When loan sharks bite, they bite hard and often leave a nasty scar. But when you need cash and the bank is shutting you out, there’s often no other option.
Aidil Zulkifli, a lawyer in Singapore, and Izati Ngaliman, who heads up the marketing side, founded Singapore-based LoanGarage in 2012 to solve this problem. The two founders are building the business with the goal of making loan sharks more transparent.
“More consumers are turning to private lenders for personal loans simply because they are underserved by traditional banks and financial institutions for a variety of reasons,” said Ngaliman in an email to VentureBeat. “But the private lending industry is currently a nontransparent market where legal lenders and illegal loan sharks are almost indistinguishable.”
The company lists lenders — banks and private loans alike — on its website where borrowers can peruse their options. The lenders have LoanGarage’s stamp of approval, which means they’ve been vetted and are trustworthy. The borrowers then fill out an application and can quickly apply to a number of loans and “shop around” for the best deal.
LoanGarage is currently only available in Singapore, but if the company receives its first round of funding in time, it will expand internationally in the first quarter of 2013.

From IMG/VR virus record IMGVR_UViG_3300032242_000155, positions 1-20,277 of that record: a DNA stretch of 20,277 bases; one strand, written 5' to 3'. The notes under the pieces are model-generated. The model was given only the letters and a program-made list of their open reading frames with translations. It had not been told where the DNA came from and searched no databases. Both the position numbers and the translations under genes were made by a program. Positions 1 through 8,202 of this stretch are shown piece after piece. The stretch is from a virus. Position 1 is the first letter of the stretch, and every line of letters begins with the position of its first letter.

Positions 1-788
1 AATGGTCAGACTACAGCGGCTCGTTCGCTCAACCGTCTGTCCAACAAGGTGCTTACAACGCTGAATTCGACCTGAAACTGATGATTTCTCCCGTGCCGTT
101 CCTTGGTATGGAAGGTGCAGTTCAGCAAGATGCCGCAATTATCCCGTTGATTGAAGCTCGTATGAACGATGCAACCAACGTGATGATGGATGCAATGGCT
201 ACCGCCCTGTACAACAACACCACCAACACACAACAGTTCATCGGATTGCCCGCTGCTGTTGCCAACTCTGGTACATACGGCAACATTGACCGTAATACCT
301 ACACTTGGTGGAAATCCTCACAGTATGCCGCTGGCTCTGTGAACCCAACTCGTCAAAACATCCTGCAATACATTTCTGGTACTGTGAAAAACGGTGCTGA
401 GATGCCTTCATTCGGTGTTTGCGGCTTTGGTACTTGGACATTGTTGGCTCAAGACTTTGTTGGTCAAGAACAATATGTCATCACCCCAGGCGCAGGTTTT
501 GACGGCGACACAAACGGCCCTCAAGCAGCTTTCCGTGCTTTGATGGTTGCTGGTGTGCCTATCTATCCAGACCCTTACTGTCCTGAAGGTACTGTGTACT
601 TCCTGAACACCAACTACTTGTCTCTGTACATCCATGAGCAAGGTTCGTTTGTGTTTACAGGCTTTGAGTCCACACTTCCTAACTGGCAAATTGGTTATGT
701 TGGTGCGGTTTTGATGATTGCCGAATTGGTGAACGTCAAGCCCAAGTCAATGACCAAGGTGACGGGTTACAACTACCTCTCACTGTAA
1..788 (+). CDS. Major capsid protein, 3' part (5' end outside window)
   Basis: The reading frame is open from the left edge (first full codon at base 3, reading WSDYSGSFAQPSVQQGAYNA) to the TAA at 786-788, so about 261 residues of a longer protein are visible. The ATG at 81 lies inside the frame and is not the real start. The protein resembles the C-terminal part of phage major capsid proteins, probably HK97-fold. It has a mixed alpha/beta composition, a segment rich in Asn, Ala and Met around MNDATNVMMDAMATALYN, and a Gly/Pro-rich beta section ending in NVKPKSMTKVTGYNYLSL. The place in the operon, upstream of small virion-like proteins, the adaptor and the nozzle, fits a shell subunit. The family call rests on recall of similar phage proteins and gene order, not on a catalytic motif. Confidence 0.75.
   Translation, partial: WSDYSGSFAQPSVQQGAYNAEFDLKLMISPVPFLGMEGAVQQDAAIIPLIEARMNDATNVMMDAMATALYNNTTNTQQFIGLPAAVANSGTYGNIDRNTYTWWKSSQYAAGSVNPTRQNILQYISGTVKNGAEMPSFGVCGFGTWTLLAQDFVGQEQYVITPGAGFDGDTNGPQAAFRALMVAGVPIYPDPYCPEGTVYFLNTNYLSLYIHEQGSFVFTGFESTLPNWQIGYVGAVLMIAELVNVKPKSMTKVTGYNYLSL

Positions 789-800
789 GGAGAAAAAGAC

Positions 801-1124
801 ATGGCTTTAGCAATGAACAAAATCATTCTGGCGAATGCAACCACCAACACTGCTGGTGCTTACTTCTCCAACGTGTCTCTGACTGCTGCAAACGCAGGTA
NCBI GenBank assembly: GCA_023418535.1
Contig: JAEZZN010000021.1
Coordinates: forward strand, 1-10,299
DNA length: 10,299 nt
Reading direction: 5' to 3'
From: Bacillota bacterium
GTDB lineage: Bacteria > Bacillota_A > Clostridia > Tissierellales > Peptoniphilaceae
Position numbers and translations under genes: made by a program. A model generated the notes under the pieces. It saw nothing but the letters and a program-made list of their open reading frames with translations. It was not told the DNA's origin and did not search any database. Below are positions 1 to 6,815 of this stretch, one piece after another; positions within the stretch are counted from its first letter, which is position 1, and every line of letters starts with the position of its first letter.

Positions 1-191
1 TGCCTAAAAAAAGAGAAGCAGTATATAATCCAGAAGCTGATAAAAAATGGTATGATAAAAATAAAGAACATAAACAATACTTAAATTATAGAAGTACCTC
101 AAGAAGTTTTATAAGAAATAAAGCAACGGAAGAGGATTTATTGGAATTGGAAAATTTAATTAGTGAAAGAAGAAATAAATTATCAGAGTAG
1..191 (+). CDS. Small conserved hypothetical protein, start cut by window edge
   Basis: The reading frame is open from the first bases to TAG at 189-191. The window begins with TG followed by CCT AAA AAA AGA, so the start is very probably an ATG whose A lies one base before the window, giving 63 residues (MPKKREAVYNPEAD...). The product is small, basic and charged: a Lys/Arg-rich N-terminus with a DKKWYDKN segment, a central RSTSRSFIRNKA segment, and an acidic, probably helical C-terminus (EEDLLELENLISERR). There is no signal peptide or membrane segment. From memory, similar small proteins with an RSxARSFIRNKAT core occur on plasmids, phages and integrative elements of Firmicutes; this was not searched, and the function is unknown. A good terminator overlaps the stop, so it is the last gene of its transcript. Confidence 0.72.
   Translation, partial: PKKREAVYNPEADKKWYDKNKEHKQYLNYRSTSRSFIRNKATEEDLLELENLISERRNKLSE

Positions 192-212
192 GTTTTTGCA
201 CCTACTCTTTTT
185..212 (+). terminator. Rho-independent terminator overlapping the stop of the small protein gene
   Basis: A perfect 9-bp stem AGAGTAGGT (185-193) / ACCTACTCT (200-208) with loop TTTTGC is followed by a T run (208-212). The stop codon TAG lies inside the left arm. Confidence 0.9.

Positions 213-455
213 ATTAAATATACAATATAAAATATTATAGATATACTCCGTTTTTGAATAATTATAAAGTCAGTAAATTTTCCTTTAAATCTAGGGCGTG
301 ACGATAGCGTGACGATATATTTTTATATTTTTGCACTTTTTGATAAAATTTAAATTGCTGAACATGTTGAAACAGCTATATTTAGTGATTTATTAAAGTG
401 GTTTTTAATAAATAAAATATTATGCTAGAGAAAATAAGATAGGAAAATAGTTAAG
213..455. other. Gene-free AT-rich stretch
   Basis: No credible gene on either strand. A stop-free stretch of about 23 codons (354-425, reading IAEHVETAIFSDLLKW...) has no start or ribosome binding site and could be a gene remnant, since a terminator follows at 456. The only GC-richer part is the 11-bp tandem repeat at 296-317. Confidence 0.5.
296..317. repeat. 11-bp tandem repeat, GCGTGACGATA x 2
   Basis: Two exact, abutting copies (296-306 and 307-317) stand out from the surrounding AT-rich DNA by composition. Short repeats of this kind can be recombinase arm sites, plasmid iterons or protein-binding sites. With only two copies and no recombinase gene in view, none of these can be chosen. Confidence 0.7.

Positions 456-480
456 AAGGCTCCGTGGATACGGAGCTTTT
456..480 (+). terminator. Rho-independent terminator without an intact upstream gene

But it’s not just the beleaguered folks in countries like the U.S. and the U.K. that LoanGarage wants to help. Indeed, Ngaliman says the company is well equipped to serve emerging markets, as well.
“LoanGarage is here to serve not only those with bank accounts, but also those without,” he said. “For example, 58 percent of Indonesians are still unbanked, but they have access to Internet via mobile. … It is crucial for consumers in the emerging markets to have access to financial products. Eighty-four percent of the world’s population lives in emerging markets. We don’t see why financial products and technology should only be developed or created for the minority 16 percent in the developed markets, where the population is well served, or over-served.”
Catering to this, LoanGarage plans to release a home-grown way of assessing credit scores. It will take into account traditional forms of credit scoring but also include some unconventional ones, which will undoubtedly serve those who do not have a bank account. The hope is that borrowers who are turned down for poor credit will have a different avenue to prove that they are worthy of the loan. This technology should be available by November 2012.
On the DEMO stage, Founders’ Den managing partner Jason Johnson said the service reminded him of AngelList, which connects early-stage startups with part-time investors and went so far as to say he could see the service doing well outside the developing world, too.